“I’m not blind, crippled or gay and I’ve played them all,” scoffed Malkovich at the time. He brings a curiously contemporary air to Valmont, shambling around Chateaus like some lanky, high school brat, with lisping diction and slouching body language to match.
But his lizard-lipped creep is unsurpassed in the Pre-Revolutionary seduction stakes, obliging his co-conspirator, the Marquise de Merteuil (Glenn Close) in her venal sex plots, and setting his shameless sights on the deeply pious Madame de Tourvel (Michelle Pfeiffer) – just to, like, prove that even she can be corrupted by his slithery charm.
Prime Act Of Bastardy: Having bulldozed Madame de Tourvel’s resistance, the Vicomte treats her like dirt, repelling her wretched pleas for love. He can’t bear the fact that she’s won his heart. Aww…
Sweet Smell Of Success (1957)
He’s the most powerful newspaper columnist in New York. A man who can make or break careers with a paragraph.
He prowls Manhattan’s Midtown district like he owns it (“I love this dirty town”), striding along sidewalks as his limo crawls beside him, dining with senators and starlets who’ll happily fawn to curry favour with JJ. And he’s one man you do not want to piss off.
But that’s exactly what Sidney Falco (Tony Curtis), a publicist who tails Hunsecker like a whipped dog, has done. JJ told Falco to break up the love affair between his kid sister Susan (Susan Harrison) and jazz guitarist Steve Dallas (Martin Milner).
Falco hasn’t yet managed it, meaning none of his clients are getting mentions in JJ’s column.
And so begins a vicious chain of events, set in motion by Hunsecker and carried out by Falco…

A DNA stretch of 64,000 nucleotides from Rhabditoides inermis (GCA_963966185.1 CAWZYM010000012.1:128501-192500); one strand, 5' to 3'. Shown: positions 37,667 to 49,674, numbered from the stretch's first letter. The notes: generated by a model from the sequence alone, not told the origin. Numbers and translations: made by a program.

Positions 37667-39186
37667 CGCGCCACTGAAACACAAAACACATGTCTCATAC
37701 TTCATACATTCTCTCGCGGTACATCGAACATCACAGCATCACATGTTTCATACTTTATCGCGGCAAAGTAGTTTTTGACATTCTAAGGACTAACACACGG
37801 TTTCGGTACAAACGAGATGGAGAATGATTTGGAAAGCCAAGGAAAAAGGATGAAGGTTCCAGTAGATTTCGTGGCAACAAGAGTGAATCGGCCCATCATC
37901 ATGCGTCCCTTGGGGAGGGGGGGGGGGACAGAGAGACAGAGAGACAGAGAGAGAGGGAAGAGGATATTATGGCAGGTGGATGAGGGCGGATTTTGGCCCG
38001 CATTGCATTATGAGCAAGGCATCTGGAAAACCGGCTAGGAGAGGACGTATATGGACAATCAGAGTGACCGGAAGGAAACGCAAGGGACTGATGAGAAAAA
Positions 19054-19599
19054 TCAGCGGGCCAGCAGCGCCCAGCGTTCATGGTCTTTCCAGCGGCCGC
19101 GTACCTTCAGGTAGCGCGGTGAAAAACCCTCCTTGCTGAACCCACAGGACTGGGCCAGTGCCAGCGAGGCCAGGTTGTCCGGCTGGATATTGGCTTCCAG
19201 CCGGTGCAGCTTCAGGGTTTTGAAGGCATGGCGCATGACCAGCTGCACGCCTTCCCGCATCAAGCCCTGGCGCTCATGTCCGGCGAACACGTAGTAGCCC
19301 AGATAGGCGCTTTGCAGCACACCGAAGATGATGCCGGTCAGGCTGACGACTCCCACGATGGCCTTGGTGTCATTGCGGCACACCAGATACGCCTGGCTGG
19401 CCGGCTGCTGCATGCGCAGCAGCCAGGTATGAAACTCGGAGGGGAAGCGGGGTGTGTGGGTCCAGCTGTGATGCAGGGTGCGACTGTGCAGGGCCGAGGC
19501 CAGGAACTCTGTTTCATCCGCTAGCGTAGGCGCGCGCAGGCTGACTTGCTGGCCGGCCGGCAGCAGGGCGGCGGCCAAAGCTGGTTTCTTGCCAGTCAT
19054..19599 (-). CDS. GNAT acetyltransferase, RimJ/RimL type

Prime Act Of Bastardy : Not content that he’s already caused the break-up of his sister’s relationship, JJ tells Falco, “I want that kid taken apart,” slipping him a piece of paper with a corrupt cop’s name on it.
Yes-man Falco finally says no – ‘til JJ offers him a column of his very own. Cue a perfect fit-up, Falco planting dope on Dallas and arranging for another columnist to print the story, labeling Dallas a dope fiend and a Commie. Nice, nice, nice...
Next: Our Greatest Movie Bastard Of All Time... [page-break]
Get Carter (1971)
“Jack Carter was such a shit, it never occurred to me that a star would risk his reputation to play him,” remembers director Mike Hodges. But Caine didn’t blink at the part of the cool, psychotic London gangster hunting his brother’s killer in Newcastle.
“In the script Carter was softer and sleazier than he was in the final film. But Michael gave him an edge… Made him more ruthless,” says Hodges.
“Remember when he’s in that Newcastle bar and he asks for the drink in a ‘thin glass’? Nobody forgets that. And you know why? In the script, Carter says, ‘Please’. But Michael left that out and that little choice makes Carter even more terrifying.”
As if a man with Carter’s complete lack of morals, propensity for sudden, shocking violence and – let’s face it – total indifference to human life wasn’t frightening enough, eh? The biggest movie bastard ever?
It’d be a brave – possibly suicidal – person who tried to deny him the title.
Prime Act Of Bastardy: The way he casually splats a man off the top of a car park? The sleazy telephone sex with his Mob boss' girlfriend? The dead look in his eyes he watches a car with a woman trapped in the boot sink into a canal? The “big man, bad shape” speech?
No, we’ve gone for his treatment of young Keith (Alun Armstrong). This lad worships Carter and has done nothing but help him since the mobster arrived in Newcastle. Surely he can expect a little appreciation?
After taking a beating on Carter’s behalf, Keith lies battered and bleeding in his bed as Carter visits him. When he finds out what happened, Carter just sneers, “Get yourself some karate lessons,” chucks some money down on the bed and strides out.
Prime bastardy, indeed…
Who's your favourite Movie Bastard? Speak now in the Comments!
Like This? Then try...
Sign up for our free weekly newsletter for the latest news, features and reviews delivered straight to your inbox.